Documentation for C++20 Ranges

Sy Brand

Tyler Whitney

C++20 introduced Ranges to the standard library: a new way of expressing composable transformations on collections of data. This feature adds a huge amount of expressive power and flexibility to C++. As with many concepts in C++, that power comes with new concepts to learn, and some complexity which can be difficult to navigate.

One way of taming that complexity is through complete, clear, comprehensive documentation.

Christopher Di Bella and Sy Brand (one of the co-authors of this post) presented their ideas for C++ documentation in the era of concepts in their CppCon 2021 talk. Tyler Whitney (the other co-author, and manager of our C++ documentation at Microsoft) has expanded these ideas and exhaustively documented the range adaptors available in the standard library for you.

To check it out, go to <ranges> on Microsoft Learn.

In this post, we’ll talk through some of the complexity of using and documenting Ranges, and outline the principles behind the documentation which Tyler has written.

But first, a quick introduction to Ranges for those of you who are not familiar with the feature.

What are Ranges?

At a high level, a range is something that you can iterate over. A range is represented by an iterator that marks the beginning of the range, and a sentinel that marks the end of the range. The sentinel may be the same type as the begin iterator, or it may be different, which lets Ranges support operations which simple iterator pairs can’t. The C++ Standard Library containers such as vector and list are ranges. A range abstracts iterators in a way that simplifies and amplifies your ability to use the Standard Template Library (STL).

STL algorithms usually take iterators that point to the portion of the collection that they should operate on. For example, you could sort a vector with std::sort(myVector.begin(), myVector.end());. However, carrying out an algorithm across a range is such a common operation, we’d rather not have to retrieve the begin and end iterators every time. With ranges, you can instead call std::ranges::sort(myVector);.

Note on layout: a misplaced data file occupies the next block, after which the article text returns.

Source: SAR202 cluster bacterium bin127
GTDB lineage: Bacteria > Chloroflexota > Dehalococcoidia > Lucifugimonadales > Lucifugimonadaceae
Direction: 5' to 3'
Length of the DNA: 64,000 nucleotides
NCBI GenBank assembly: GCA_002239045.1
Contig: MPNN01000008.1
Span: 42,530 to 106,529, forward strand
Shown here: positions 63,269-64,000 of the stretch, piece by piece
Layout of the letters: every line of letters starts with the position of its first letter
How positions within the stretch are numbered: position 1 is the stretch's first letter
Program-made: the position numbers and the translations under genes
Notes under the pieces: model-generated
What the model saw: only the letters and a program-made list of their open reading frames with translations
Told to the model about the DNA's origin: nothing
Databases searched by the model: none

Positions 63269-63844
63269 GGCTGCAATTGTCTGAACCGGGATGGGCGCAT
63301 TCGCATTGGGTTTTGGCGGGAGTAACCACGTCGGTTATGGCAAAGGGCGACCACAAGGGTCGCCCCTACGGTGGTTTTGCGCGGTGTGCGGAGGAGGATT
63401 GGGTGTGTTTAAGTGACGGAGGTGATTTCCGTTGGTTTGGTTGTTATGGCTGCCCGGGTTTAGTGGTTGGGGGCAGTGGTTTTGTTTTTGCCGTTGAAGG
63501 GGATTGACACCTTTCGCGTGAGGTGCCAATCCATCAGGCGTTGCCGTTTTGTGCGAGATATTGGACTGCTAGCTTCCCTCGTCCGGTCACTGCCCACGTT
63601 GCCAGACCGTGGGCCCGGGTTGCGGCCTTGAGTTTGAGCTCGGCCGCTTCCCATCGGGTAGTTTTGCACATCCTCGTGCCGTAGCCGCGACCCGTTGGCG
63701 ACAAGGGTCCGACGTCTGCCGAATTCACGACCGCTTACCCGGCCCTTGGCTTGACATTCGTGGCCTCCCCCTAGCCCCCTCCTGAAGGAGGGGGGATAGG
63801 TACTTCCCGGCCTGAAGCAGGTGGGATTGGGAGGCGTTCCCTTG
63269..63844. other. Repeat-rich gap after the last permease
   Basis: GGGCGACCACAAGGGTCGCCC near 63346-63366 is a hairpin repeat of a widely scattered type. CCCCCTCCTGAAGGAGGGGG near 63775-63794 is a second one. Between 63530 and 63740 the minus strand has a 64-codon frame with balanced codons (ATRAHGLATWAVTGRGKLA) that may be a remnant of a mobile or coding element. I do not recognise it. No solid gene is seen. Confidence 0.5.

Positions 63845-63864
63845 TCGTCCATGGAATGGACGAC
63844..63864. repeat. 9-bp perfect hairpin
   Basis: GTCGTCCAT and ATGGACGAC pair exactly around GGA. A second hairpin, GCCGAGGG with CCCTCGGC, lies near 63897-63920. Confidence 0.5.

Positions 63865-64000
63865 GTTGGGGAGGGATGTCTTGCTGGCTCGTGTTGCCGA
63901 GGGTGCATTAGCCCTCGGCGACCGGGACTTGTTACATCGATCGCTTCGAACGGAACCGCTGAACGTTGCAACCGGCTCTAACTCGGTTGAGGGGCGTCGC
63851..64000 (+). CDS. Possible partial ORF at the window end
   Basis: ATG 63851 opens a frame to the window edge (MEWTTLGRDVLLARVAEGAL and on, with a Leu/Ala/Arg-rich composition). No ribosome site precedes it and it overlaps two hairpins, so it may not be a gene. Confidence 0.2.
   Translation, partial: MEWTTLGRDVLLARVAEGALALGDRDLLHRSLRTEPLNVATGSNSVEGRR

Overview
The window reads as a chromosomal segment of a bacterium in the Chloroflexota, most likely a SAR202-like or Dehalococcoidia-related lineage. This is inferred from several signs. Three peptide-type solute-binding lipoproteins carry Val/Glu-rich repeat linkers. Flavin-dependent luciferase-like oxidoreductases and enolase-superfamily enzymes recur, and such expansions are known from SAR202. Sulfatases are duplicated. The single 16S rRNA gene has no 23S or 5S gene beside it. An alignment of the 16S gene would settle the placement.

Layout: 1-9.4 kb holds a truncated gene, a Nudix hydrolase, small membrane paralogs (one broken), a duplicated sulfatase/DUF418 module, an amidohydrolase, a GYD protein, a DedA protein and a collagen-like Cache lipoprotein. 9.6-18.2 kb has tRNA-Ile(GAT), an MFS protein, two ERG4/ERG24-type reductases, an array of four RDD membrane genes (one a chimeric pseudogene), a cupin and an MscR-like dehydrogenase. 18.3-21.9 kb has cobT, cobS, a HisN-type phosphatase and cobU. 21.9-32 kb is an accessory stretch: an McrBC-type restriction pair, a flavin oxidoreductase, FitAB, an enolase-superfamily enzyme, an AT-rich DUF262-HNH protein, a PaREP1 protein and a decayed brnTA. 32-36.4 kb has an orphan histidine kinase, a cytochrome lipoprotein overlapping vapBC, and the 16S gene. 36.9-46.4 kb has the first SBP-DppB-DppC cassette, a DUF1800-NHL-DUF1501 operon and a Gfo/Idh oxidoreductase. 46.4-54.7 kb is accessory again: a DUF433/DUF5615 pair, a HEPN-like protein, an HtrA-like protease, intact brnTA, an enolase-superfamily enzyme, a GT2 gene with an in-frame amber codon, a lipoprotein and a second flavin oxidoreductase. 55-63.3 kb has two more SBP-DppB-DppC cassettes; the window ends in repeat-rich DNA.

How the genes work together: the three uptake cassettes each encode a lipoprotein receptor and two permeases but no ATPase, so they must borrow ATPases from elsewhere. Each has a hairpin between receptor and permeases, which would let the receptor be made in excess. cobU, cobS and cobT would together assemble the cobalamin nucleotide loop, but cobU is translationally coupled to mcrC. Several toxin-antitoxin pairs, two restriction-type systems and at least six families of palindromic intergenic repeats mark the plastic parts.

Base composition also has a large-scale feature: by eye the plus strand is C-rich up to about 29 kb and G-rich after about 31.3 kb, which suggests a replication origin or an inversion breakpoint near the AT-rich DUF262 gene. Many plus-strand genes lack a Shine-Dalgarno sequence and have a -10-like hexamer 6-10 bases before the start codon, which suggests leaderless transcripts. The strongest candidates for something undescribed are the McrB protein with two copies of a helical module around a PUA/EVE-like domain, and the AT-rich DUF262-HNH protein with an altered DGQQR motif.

But perhaps the most important benefit of ranges is that you can compose STL algorithms that operate on ranges in a style that’s reminiscent of functional programming.

Traditional C++ algorithms don’t compose well. For example, if you wanted to build a vector of squares from the elements in another vector that are divisible by three, you could write something like:

std::vector<int> input = { 0, 1, 2, 3, 4, 5, 6, 7, 8, 9, 10 };
std::vector<int> intermediate, output;

std::copy_if(input.begin(), input.end(), std::back_inserter(intermediate),
             [](const int i) { return i%3 == 0; });

std::transform(intermediate.begin(), intermediate.end(), std::back_inserter(output), [](const int i) {return i*i; });

With ranges, you can produce a range with the same values without the intermediate vector:

// requires /std:c++20
std::vector<int> input = {0, 1, 2, 3, 4, 5, 6, 7, 8, 9, 10};

auto output = input
    | std::views::filter([](const int n) {return n % 3 == 0; })
    | std::views::transform([](const int n) {return n * n; });

Besides being easier to read, this code avoids the memory allocation that’s required for the intermediate vector and its contents. It also allows you to compose two operations.

In the preceding code, each element that’s divisible by three is combined with an operation to square that element. The pipe (|) symbol chains the operations together and is read left to right.

Importantly, the range adaptors returned by std::views::filter and std::views::transform compute their results on-demand: i.e. those closures are only ever called when you ask for an item. This lets you express concepts like infinite ranges with ease.

However, not all ranges were created equal. Different ranges have different characteristics and capabilities, and it can be difficult to understand what operations you are able to carry out just by looking at function signatures and concept definitions. Let’s look at some of these differences.

Types of ranges

We used the example of sort() earlier. There are all sorts kinds of sorting algorithms with different performance characteristics. If we have a large enough range and want to sort in-place, then we’ll often reach for quicksort. However, this requires us to be able to swap any two arbitrary elements of the range.

It’s easy to see how we can do this for a std::vector, where we can index to any location in constant-time. But for something like std::forward_list, which is a singly-linked list, it suddenly seems prohibitively expensive.

As such, std::ranges::sort requires that the range you give it be a random-access range: one where you can access any element in constant-time like you can with std::vector. There’s a bunch of concepts in the standard library which can be used to check the access capabilities of a given range: whether it’s random-access, contiguous in memory, allows bidirectional iteration, allows only forward iteration, or is single-pass. These are all in the std::ranges namespace, and have names like random_access_range and bidirectional_range.